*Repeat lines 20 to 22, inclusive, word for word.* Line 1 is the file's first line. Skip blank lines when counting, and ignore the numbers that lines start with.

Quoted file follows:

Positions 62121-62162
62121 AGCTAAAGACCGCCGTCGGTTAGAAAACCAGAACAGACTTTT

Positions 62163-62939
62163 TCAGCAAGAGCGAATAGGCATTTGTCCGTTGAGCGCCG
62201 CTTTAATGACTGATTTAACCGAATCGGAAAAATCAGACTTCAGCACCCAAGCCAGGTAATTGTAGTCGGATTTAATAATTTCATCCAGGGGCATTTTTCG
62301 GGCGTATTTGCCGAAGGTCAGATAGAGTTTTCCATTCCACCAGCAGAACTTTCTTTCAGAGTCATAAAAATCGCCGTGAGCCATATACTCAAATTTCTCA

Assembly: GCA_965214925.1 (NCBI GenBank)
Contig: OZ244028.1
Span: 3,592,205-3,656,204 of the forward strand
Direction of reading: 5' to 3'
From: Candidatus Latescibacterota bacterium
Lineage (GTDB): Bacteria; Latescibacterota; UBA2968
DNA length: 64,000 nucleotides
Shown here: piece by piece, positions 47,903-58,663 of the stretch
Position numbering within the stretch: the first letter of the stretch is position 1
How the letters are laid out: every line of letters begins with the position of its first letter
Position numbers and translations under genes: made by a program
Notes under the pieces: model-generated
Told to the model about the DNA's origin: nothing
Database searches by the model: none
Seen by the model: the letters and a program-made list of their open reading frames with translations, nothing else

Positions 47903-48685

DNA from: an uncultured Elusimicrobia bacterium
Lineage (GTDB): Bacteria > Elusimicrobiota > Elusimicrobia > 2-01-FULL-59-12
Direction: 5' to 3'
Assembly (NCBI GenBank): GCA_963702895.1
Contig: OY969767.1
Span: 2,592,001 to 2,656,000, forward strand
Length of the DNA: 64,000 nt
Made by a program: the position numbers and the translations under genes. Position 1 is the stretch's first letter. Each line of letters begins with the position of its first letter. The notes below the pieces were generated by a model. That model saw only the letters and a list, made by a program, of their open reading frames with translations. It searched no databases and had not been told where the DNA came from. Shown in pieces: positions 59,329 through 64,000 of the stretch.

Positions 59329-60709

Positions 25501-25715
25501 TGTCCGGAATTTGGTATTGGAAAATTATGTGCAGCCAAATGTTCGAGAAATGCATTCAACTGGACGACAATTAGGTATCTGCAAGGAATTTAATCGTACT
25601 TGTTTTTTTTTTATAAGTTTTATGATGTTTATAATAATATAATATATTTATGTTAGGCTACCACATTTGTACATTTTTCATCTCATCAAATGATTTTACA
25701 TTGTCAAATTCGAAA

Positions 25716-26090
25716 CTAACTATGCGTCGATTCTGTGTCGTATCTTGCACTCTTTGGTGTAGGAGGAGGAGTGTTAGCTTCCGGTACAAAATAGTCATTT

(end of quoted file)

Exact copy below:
Database searches by the model: none
Seen by the model: the letters and a program-made list of their open reading frames with translations, nothing else

Positions 47903-48685